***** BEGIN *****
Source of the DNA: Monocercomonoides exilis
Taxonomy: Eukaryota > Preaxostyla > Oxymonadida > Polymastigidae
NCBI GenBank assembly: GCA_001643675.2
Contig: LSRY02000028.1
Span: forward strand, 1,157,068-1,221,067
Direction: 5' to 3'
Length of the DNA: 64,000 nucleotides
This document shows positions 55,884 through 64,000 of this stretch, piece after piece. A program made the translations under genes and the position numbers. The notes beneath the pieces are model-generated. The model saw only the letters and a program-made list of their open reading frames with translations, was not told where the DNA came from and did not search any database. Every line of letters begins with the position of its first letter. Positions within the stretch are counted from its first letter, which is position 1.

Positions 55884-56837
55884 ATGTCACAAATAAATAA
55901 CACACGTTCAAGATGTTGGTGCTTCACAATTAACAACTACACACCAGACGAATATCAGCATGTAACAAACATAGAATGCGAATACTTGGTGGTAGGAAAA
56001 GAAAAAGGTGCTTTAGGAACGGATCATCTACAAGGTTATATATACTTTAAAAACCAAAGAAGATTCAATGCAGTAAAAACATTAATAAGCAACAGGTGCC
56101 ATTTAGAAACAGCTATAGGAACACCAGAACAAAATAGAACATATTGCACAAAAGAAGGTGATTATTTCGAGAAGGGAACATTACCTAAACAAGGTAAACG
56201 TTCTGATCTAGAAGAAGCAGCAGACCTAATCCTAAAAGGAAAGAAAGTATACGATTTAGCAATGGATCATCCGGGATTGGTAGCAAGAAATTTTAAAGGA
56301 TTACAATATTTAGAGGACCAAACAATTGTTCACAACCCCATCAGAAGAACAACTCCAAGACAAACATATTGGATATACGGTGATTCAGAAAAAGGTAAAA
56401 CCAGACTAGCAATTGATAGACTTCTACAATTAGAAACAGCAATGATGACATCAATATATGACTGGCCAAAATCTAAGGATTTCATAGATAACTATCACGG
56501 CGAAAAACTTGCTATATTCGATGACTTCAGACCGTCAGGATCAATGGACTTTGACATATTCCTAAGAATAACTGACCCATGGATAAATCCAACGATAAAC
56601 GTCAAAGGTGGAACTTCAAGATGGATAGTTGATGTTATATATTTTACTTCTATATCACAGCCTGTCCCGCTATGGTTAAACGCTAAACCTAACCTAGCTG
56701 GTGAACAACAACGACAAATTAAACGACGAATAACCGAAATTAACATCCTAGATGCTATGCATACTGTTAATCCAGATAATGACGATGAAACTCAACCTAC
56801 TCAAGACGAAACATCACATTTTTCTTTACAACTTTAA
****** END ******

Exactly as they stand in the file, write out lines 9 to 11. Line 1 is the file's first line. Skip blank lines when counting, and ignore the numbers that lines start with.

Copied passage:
Positions 55884-56837
55884 ATGTCACAAATAAATAA
55901 CACACGTTCAAGATGTTGGTGCTTCACAATTAACAACTACACACCAGACGAATATCAGCATGTAACAAACATAGAATGCGAATACTTGGTGGTAGGAAAA